Bridges and Bennett: National's B-Team

by Graham Adams / 01 March, 2018
Opinion.

Paula Bennett stands behind her new leader Simon Bridges at the media conference that followed their election at caucus. Photo / Getty Images

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The new guard looks too much like the old guard.

It should have been a triumph. There was Simon Bridges, fresh from conquering a crowded field of leadership hopefuls, standing at the lectern with his wife at his side, facing the nation’s media for his first speech as Leader of the Opposition. 

But at his other side stood Paula Bennett, the ghost of the National Party’s immediate past, who instantly gave the lie to Bridges’ claims of rejuvenation and modernisation.

What failure of nerve or imagination in the National caucus meant that it has retained Bennett as deputy? “Out with the old and in with the old” is hardly a convincing new catch-cry, especially not with someone carrying as much baggage as Bennett.

It wasn't so long ago that Bennett confessed to having a “political crush” on Bill English and his “big brain”. Does that crush automatically transfer to Bridges, or is she secretly still pining for the contents of English’s cranium? She certainly didn’t look too happy when Bridges told her to fetch him a glass of water in front of the cameras. And brain power is a bit harder to detect with Bridges, of course, because his diction makes him sound like a yokel. At the very least, it’s a distraction from whatever he is saying. Whether people should care about such things is debatable but the fact is that many people do.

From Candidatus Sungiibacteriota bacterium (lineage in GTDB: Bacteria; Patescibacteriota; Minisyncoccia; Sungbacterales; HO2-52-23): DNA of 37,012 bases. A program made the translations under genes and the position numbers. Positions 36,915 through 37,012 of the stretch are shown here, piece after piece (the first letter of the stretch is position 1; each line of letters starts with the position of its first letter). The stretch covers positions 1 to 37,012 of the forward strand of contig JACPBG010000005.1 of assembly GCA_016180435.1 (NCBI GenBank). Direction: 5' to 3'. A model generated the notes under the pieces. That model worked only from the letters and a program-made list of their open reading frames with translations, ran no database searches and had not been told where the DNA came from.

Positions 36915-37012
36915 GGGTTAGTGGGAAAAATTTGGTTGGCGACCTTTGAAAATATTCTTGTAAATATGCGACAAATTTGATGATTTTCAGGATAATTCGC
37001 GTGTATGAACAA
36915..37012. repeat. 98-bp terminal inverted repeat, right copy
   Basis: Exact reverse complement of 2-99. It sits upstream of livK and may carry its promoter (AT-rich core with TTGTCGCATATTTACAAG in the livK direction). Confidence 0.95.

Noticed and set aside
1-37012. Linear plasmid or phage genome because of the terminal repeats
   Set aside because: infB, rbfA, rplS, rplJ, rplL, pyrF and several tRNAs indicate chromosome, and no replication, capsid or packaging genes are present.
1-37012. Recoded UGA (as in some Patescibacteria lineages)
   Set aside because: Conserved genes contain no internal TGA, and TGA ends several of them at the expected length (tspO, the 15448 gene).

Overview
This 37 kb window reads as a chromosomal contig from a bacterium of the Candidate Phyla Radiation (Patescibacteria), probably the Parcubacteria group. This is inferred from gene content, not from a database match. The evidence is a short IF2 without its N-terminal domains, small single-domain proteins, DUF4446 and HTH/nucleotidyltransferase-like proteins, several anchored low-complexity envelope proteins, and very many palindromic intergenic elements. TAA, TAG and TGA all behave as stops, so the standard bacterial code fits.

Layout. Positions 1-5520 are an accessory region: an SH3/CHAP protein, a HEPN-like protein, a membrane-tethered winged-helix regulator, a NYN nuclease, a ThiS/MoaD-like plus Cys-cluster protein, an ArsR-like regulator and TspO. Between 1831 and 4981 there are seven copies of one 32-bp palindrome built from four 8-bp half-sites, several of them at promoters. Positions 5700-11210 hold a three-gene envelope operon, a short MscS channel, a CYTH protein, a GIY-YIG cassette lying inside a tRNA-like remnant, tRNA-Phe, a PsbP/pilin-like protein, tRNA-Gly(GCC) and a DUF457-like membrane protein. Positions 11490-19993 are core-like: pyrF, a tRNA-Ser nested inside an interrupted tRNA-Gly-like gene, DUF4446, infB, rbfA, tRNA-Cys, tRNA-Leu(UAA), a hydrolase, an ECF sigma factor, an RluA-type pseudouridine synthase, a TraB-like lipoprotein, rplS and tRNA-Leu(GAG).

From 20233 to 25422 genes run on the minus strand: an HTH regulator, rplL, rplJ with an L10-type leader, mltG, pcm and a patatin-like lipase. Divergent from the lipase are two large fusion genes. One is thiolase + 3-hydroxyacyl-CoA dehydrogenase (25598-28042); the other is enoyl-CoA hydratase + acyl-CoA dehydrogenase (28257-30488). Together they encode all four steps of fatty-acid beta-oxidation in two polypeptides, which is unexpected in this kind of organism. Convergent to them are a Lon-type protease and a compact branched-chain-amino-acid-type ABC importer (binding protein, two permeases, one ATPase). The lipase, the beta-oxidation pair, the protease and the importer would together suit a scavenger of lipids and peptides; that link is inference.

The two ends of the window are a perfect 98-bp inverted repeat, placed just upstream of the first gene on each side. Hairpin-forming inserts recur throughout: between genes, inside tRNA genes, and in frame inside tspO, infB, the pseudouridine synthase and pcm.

John Key also mangled his speech but he was charming in a boyish way that Bridges has yet to convey convincingly in public (although many who meet him in person say he is good company and amusing). Key, of course, also had the big advantage of not referring to himself in the third person, which doesn’t speak so much of Bridges’ boyishness as a smarmy sense of self-importance and possibly a freaky out-of-body experience. Nevertheless, both his diction and his desire to be two people at once with the same name can be tamed with media training if his handlers can convince him it’s a good idea.

Perhaps in time, we and Bennett may develop a crush on him too.

However, the most puzzling question is why the National Party caucus thought a Bridges-Bennett combo (already unkindly dubbed the “B-team”) was their best option. The fact Bennett retained her job may be best explained as a manifestation of the ABC phenomenon — Anyone But Collins — who reportedly also stood for deputy. And it possibly also means that Amy Adams, the runner-up in the contest who many expected to be part of the leadership duo, wasn’t willing to play bridesmaid to Bridges.

Bridges-Adams would have been the A-team; Bennett looks like the default option.

Bridges is not entirely new himself, of course, although he wants to give that impression. He refers to his age — 41 — as evidence of freshness but many will see him as a young fogey. He’s an old-school conservative on many topical issues — including euthanasia and abortion — at a time when even many National Party supporters are looking for liberalisation. 

But his biggest problem may be that to look new (or even newish) he has to admit that the last National-led government, in which he was an influential minister, left a raft of problems for the Labour coalition to clean up. Otherwise, he will have to claim that the new government need not do anything at all because New Zealand is already in a fine state, which was a tactic that was barely working when John Key was prime minister.